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  Publicity Stills of
"Painted Skin"
(Courtesy of GV)

Director: Gordon Chan
Cast: Donnie Yen, Zhao Wei, Zhou Xun, Chen Kun, Qi Yuwu, Betty Sun, David Leong
RunTime: 1 hr 35 mins
Released By: GV, Mediacorp Raintree Pictures & Scorpio East Pictures
Rating: PG (Some Disturbing Scenes)
Official Website: http://huapi.ent.sina.com.cn/

Opening Day: 26 September 2008

"Painted Skin" Singapore Press Conference


The story is adapted from the ancient Chinese classic ‘Ghost Stories’ (or Liao Chai).

During the Chin and Han era, Commander Wang Sheng (by Chen Kun) leads his troops in a raid on bandits in the desert, in the process he rescues a beautiful woman and brings her back with them. However he has no idea that this woman, Xiao Wei (by Zhou Xun), is in fact a fox spirit in human form. Xiao Wei needs a regular supply of human hearts to maintain her human form, and the task falls on her helper Xiao Yi (by Qi Yu Wu) – a chameleon who’s also taken on human form and has the special ability to camouflage into the environment he is in. To prove his love and devotion to Xiao Wei, he carries out a spate of murders in order to provide her with human hearts; this terrorizes the whole city.

Meanwhile, Xiao Wei has fallen in love with Wang Sheng, after being impressed with his gallant attempt in rescuing her. She keeps trying to seduce Wang in an effort to steal him from his wife Pei Rong (by Vicki Zhao).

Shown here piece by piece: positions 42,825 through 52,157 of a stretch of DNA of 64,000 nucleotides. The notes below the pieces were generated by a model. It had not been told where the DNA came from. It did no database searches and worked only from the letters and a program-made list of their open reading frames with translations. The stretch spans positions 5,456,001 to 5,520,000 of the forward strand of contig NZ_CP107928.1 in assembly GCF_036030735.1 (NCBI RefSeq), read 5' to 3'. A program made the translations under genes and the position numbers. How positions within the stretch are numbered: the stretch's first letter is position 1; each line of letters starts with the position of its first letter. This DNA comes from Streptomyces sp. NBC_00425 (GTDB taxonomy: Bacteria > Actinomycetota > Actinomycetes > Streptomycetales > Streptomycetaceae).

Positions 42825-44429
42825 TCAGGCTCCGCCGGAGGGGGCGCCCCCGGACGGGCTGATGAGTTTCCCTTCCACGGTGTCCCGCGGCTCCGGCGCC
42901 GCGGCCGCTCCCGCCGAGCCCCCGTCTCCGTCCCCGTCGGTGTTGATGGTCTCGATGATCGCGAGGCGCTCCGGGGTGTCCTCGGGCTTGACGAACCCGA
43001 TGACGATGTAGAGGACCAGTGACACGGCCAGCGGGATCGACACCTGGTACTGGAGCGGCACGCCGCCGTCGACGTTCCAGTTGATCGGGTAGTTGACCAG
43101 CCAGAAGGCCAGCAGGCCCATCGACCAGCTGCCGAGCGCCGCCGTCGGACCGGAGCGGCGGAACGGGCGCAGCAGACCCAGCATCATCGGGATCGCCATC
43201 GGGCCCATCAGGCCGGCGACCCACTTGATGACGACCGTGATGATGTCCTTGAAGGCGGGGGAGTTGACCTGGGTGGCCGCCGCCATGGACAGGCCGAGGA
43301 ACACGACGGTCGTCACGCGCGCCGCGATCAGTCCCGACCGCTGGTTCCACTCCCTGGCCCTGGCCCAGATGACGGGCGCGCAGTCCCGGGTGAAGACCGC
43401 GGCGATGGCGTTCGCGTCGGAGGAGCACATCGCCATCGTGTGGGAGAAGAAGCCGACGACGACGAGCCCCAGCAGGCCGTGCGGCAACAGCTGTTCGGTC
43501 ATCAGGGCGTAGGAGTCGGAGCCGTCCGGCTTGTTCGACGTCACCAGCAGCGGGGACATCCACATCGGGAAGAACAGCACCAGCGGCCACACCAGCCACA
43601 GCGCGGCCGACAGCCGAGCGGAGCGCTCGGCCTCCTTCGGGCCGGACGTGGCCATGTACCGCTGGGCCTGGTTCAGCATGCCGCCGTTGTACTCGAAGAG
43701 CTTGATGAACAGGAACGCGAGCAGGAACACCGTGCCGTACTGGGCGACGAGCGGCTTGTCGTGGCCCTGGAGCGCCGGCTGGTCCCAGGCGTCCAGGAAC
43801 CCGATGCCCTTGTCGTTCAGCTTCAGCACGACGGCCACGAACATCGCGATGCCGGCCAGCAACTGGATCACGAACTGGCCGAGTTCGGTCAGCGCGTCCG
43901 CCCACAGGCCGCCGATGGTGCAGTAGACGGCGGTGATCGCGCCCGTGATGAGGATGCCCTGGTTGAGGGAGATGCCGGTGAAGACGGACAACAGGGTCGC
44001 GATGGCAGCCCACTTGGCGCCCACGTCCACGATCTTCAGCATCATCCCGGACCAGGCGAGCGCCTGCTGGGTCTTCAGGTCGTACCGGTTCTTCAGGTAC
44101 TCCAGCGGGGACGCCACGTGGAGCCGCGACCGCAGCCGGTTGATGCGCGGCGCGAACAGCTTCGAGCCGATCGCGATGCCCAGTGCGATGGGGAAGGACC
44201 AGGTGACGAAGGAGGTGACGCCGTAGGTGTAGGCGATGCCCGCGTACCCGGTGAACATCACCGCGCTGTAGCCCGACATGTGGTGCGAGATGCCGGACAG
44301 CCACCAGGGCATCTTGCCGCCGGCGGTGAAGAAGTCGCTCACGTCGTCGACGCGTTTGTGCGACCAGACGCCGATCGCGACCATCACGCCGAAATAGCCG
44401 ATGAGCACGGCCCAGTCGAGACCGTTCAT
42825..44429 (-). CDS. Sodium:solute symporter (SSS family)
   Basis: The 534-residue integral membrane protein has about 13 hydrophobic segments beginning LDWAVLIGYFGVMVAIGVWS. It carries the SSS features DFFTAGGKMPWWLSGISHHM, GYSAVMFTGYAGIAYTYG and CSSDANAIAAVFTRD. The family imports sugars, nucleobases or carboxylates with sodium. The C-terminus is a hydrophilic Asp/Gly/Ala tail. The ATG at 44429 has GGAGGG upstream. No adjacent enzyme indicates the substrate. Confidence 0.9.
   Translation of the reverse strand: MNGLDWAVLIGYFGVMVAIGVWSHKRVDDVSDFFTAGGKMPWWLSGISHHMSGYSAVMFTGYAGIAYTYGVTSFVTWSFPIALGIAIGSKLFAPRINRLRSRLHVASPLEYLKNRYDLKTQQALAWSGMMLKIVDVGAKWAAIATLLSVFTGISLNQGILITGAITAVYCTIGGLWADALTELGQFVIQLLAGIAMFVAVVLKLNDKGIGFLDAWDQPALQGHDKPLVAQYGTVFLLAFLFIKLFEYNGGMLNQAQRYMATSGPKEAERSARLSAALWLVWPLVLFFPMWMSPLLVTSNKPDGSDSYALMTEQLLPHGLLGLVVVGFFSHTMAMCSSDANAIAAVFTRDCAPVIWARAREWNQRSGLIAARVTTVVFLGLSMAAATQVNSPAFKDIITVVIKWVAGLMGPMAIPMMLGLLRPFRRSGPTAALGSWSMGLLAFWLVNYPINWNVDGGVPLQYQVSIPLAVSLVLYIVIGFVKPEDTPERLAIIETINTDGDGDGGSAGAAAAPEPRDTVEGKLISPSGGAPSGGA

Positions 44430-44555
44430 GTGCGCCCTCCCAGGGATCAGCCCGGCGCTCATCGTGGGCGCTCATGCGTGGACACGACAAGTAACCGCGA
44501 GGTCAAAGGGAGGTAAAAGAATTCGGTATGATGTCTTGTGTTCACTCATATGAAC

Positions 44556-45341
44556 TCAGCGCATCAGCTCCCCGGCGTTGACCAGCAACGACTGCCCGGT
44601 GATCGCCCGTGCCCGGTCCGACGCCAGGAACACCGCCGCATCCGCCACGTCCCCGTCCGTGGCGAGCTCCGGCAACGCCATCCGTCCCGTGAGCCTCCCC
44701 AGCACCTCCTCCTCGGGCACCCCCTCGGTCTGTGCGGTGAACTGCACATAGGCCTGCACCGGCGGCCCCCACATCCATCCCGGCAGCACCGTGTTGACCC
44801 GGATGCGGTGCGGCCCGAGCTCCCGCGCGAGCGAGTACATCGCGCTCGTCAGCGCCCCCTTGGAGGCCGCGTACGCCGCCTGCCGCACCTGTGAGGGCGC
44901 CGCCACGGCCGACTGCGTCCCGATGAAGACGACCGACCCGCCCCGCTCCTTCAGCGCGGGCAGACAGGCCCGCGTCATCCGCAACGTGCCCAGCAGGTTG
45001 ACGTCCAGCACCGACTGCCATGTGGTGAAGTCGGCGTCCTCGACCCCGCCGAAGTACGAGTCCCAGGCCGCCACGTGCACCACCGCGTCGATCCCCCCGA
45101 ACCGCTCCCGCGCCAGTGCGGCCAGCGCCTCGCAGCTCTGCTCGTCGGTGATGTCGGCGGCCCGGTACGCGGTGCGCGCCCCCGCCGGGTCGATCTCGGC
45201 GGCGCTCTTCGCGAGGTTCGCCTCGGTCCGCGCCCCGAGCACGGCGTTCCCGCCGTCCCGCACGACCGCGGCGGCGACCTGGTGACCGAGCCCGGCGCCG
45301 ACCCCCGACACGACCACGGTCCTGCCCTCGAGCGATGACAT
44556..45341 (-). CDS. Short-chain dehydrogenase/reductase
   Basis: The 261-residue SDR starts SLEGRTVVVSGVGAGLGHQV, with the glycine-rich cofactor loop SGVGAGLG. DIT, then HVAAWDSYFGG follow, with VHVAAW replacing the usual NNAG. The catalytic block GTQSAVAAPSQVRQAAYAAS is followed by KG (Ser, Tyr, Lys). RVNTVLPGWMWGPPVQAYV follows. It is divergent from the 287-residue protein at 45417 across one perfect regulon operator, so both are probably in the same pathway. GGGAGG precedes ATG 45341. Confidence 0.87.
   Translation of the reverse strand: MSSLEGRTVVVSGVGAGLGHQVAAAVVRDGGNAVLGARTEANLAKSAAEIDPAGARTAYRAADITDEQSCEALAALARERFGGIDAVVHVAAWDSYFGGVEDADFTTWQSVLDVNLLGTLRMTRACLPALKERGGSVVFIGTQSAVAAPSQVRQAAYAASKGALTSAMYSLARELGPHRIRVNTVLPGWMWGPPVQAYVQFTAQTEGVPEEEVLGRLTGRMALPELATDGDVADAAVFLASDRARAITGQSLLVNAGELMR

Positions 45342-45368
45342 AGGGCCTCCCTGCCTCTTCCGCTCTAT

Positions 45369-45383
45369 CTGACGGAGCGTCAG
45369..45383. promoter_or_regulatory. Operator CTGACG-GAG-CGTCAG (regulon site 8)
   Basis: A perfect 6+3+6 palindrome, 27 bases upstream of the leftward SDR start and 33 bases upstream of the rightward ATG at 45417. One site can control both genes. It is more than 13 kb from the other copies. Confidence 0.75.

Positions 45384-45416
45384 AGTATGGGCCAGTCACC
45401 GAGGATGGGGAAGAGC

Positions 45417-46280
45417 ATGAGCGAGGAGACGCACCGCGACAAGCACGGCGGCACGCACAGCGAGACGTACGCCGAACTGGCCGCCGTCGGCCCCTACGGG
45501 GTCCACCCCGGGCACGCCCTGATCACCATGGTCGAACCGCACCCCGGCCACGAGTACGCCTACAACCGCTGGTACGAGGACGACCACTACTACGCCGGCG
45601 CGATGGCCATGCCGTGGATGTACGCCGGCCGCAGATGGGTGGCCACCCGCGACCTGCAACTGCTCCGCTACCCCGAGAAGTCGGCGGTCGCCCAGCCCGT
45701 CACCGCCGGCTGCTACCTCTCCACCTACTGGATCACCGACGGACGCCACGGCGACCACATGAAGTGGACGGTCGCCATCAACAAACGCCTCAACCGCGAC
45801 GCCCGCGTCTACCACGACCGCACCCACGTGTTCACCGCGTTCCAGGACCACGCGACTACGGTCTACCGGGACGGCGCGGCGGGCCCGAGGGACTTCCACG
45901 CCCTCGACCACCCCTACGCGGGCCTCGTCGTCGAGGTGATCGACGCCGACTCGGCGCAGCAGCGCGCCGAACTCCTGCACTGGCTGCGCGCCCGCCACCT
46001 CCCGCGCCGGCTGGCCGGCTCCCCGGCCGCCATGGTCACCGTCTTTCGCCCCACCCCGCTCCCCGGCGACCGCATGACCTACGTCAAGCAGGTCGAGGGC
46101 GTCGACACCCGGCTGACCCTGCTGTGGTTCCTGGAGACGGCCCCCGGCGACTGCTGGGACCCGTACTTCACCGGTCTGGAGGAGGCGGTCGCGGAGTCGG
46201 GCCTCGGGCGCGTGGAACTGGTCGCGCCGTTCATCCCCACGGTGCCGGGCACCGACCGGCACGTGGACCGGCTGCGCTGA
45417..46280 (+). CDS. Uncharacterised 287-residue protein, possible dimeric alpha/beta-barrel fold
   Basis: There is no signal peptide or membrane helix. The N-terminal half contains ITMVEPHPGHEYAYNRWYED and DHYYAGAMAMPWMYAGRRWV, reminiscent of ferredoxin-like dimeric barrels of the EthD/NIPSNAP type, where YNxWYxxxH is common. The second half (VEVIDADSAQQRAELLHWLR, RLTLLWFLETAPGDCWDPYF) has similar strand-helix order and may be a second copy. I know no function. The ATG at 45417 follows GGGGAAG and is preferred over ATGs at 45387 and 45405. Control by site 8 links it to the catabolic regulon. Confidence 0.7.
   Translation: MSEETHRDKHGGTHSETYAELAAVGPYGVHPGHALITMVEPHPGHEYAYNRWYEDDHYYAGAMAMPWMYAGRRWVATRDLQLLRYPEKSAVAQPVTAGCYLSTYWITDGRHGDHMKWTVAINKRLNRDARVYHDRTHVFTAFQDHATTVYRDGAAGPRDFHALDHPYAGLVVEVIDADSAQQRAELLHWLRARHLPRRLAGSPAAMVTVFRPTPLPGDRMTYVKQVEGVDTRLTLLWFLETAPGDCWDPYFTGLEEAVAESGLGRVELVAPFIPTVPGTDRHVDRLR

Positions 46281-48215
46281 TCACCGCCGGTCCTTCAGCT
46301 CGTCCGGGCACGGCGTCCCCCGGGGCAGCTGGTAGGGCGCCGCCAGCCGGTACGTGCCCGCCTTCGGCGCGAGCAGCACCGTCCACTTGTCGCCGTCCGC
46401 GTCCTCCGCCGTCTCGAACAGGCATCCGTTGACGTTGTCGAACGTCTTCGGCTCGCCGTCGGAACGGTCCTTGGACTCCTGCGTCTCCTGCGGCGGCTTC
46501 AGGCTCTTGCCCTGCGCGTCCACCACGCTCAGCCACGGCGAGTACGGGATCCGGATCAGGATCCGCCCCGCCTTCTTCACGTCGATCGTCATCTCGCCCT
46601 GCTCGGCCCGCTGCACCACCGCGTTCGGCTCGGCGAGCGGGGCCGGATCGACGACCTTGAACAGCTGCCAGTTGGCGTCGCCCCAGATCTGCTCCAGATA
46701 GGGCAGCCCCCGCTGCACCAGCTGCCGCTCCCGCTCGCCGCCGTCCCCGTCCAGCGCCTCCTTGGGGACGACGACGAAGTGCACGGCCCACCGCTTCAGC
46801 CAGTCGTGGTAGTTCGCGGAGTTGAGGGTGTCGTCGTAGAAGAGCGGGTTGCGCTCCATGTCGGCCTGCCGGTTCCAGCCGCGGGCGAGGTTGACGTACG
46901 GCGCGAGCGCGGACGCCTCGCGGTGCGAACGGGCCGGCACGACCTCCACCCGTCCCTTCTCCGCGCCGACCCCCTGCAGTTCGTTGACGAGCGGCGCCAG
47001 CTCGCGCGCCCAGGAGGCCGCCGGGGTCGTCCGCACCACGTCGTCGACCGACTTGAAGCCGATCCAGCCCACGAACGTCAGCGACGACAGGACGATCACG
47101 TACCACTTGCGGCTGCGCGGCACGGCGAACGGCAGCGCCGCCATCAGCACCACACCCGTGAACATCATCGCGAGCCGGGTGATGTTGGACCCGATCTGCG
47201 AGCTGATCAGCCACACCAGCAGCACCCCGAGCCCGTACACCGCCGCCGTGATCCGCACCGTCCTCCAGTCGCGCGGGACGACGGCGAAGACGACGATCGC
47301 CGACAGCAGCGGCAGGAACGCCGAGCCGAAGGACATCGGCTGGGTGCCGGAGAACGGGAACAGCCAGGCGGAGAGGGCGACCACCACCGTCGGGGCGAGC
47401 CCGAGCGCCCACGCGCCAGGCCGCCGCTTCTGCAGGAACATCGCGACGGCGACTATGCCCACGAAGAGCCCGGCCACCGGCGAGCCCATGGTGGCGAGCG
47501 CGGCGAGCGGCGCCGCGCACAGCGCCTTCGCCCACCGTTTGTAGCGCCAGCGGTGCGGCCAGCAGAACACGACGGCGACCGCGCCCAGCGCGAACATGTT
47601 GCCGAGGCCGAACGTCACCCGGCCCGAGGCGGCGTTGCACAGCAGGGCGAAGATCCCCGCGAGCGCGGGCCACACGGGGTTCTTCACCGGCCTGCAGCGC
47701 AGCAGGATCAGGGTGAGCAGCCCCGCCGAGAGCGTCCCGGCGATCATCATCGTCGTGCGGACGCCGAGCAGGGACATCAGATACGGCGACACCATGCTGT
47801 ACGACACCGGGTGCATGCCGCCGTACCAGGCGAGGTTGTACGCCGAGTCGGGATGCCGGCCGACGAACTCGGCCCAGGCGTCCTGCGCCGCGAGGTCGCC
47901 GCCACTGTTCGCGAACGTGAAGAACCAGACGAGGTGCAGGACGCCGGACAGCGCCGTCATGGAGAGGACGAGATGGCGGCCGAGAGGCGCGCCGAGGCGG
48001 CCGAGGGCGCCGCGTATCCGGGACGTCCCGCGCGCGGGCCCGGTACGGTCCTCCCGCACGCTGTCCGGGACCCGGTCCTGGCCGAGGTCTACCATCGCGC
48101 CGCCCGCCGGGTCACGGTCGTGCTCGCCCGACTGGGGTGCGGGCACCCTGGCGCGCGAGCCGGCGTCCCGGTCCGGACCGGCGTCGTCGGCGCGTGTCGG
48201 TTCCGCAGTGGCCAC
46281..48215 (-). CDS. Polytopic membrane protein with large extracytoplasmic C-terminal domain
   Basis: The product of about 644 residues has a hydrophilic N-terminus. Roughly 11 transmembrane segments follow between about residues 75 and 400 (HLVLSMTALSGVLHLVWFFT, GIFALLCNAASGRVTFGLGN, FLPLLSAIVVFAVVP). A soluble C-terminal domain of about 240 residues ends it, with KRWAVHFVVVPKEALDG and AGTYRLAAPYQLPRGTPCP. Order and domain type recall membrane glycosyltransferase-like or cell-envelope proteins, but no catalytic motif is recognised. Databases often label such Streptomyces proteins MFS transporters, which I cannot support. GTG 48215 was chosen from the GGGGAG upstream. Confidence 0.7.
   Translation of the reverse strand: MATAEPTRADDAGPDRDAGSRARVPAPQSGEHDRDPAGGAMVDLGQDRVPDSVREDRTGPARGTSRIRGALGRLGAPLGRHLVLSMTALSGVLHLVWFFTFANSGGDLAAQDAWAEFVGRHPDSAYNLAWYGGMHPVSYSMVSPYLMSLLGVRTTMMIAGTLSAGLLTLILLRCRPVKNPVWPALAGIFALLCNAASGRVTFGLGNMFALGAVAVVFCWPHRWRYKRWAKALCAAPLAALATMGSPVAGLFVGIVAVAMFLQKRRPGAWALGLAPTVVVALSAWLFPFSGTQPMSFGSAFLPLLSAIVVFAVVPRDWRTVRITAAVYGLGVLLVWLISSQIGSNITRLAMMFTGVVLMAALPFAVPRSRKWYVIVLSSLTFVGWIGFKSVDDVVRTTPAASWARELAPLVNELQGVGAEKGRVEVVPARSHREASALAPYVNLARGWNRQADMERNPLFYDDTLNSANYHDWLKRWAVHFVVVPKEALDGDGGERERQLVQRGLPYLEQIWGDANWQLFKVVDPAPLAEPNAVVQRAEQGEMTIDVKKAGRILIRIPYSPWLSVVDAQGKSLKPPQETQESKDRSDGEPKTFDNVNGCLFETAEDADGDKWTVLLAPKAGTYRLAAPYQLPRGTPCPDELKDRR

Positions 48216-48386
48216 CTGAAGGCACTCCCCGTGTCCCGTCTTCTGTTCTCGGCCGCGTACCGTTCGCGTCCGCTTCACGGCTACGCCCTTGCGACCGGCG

Pei Rong finds out about Xiao Wei’s feeling for her husband; she also discovers that Xiao Wei is not human, so she secretly approaches martial expert Pang Yong (by Donnie Yen) and demon Catcher Xia Bing (by Sun Li) for help...

Subsequently a drama unfolds that delves into intricate emotions and relationships between man and demon, love and passion, loyalty and temptation, treachery and integrity, ending in a finale with surprising twist.

Movie Review:

Having braved countless supernatural movies, this reviewer can proudly say that there hasn’t been one that has managed to creep him out completely. However, since young, he has been intrigued by the famous Chinese story series “The Strange Tales of Liao Zhai”, a collection of supernatural folk takes written during the early Qing Dynasty. The colorful cast of characters includes vixen spirits, ghosts, humans and exorcists. And as eerily haunting some of these tales are, they often have a social message about human character. Naturally, these stories spawned numerous movie and television drama adaptations, and the latest one is directed by Hong Kong filmmaker Gordon Chan (Okinawa Rendezvous, A1 Headline).

The story tells of a vixen spirit who gets saved by a general, and he brings her home, only to create trouble and unrest amongst the townsfolk. The married man has no idea that the spirit eats the hearts of her human beings to maintain her good looks and her beautifully painted skin. Little does he know that the spirit is also falling in love with him, and chaos will ensue as a result of this human spirit love hate relationship.